Scholarship on 19th-century songs of labour?

Richard Floyd's picture

A student has expressed interest researching songs (and, I would imagine,
ballads, doggerels, rhymes, plays, ditties, poems and so on) by, in support
of, or generally reflecting, labour unions in the second half of the 19th
century.  I am somewhat familiar with the topic, but (a) from the 1930s
and later and (b) from the perspective of primary sources.  This student,
on the other hand, is interested in (a) the mid-to-late 19th century and
(b) she says she's chiefly interested at this phase in secondary
sources--and I have virtually no basis to guide her in these respects.

I (and my student) would be grateful if anyone could make suggestions or
generally point us in promising directions.  (I suspect she also might find
it useful to know of primary source collections, and/or songs etc. dealing
more generally with the working classes.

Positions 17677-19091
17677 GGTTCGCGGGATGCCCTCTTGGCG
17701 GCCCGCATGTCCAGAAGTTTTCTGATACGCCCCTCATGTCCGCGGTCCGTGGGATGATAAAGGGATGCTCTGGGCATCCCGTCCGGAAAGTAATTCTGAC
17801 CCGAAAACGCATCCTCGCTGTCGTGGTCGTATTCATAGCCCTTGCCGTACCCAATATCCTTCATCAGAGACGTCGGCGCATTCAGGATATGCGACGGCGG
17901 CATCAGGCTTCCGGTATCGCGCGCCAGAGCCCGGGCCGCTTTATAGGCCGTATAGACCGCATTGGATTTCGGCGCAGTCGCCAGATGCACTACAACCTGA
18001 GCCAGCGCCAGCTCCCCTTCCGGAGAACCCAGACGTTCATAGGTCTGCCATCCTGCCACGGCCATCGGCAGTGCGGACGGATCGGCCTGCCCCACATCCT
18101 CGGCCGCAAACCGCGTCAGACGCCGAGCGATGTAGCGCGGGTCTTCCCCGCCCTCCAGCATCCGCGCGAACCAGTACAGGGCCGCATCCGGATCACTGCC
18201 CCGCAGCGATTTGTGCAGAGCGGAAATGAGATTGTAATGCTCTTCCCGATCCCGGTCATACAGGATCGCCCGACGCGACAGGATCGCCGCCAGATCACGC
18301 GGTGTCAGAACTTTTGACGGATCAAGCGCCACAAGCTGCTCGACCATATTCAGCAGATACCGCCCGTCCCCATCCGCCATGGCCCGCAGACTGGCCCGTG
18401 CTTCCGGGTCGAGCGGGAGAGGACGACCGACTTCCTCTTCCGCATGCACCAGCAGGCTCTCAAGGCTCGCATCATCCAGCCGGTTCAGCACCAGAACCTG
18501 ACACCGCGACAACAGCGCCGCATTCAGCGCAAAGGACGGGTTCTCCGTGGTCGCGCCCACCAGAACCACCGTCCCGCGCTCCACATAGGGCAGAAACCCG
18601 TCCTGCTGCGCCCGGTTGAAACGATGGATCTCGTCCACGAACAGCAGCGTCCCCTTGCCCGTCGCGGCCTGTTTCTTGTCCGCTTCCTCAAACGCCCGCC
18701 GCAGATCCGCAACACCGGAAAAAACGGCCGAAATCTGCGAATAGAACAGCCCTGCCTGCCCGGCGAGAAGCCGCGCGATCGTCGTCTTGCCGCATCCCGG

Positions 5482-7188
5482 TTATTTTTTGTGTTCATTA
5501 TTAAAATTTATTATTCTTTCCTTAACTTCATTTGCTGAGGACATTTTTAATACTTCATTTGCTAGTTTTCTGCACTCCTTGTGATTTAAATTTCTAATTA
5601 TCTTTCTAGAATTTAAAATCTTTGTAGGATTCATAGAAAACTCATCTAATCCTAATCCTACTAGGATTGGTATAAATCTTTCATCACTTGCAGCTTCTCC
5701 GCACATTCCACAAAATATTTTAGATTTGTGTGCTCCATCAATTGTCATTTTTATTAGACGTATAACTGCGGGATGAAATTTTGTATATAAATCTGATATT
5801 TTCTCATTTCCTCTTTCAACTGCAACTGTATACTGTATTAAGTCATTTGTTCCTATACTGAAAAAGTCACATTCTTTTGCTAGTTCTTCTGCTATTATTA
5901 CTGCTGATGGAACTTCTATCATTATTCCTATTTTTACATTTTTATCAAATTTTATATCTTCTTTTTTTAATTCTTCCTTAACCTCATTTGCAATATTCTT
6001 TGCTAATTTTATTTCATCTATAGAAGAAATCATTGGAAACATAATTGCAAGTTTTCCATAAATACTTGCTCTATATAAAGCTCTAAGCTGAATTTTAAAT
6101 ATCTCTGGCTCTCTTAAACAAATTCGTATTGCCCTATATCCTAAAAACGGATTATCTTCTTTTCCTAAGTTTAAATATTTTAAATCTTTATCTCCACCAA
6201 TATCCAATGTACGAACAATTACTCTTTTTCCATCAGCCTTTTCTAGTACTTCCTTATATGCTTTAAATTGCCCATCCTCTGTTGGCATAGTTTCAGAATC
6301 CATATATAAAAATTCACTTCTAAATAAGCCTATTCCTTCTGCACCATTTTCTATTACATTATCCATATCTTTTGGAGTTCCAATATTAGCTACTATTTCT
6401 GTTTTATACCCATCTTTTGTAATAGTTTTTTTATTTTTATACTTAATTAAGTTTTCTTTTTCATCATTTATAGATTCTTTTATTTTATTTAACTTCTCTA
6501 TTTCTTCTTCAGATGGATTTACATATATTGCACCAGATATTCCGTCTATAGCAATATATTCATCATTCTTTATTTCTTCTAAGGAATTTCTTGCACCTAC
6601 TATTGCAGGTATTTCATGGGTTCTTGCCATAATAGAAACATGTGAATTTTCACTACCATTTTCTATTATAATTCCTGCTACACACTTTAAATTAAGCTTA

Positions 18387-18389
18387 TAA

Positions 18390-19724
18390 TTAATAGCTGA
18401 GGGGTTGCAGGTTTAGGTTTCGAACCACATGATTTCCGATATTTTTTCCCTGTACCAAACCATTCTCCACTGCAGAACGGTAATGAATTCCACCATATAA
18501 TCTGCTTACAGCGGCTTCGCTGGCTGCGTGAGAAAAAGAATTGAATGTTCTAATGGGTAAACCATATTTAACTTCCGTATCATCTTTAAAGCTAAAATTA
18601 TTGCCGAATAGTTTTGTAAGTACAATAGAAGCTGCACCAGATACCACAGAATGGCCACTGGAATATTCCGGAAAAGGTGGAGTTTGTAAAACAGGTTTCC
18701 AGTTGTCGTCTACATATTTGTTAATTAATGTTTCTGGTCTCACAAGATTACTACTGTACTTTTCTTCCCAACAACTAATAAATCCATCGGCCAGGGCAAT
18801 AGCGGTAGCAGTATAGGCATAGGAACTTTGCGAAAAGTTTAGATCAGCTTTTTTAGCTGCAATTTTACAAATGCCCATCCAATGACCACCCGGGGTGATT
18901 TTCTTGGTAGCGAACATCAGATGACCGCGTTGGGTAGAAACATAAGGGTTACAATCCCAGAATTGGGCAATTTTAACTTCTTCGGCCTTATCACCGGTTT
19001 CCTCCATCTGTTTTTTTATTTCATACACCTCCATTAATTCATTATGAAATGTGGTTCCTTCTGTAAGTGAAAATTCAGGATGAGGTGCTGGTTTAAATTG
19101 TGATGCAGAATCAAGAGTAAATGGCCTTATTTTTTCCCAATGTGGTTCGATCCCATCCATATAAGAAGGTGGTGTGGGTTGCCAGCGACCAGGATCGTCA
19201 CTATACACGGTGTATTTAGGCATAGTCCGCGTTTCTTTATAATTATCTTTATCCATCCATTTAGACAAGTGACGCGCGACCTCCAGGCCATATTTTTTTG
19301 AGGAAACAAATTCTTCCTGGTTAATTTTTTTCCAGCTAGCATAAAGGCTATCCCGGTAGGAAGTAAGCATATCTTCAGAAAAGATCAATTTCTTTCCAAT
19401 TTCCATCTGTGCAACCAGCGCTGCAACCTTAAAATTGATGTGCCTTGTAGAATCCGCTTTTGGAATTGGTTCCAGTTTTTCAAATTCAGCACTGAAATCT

With best wishes,
I am--

Richard Floyd /

Corcoran Department of History
University of Virginia

Dear Richard,

A good place to start, perhaps, would be the work of folk song collector and anthologist Roy Palmer. He has produced a number of collections of ballads which may of interest to your student, including:

Industrial Ballads and Poems from Britain and Ireland, 1780s to 1980s, David Herron, 2010.

Older, but still interesting, is:

A Touch of the Times: Songs of Social Change, 1770-1914, Penguin, 1974.

Best wishes,


Neil Davie,

English Department, Université Lumière Lyon 2, Lyons, France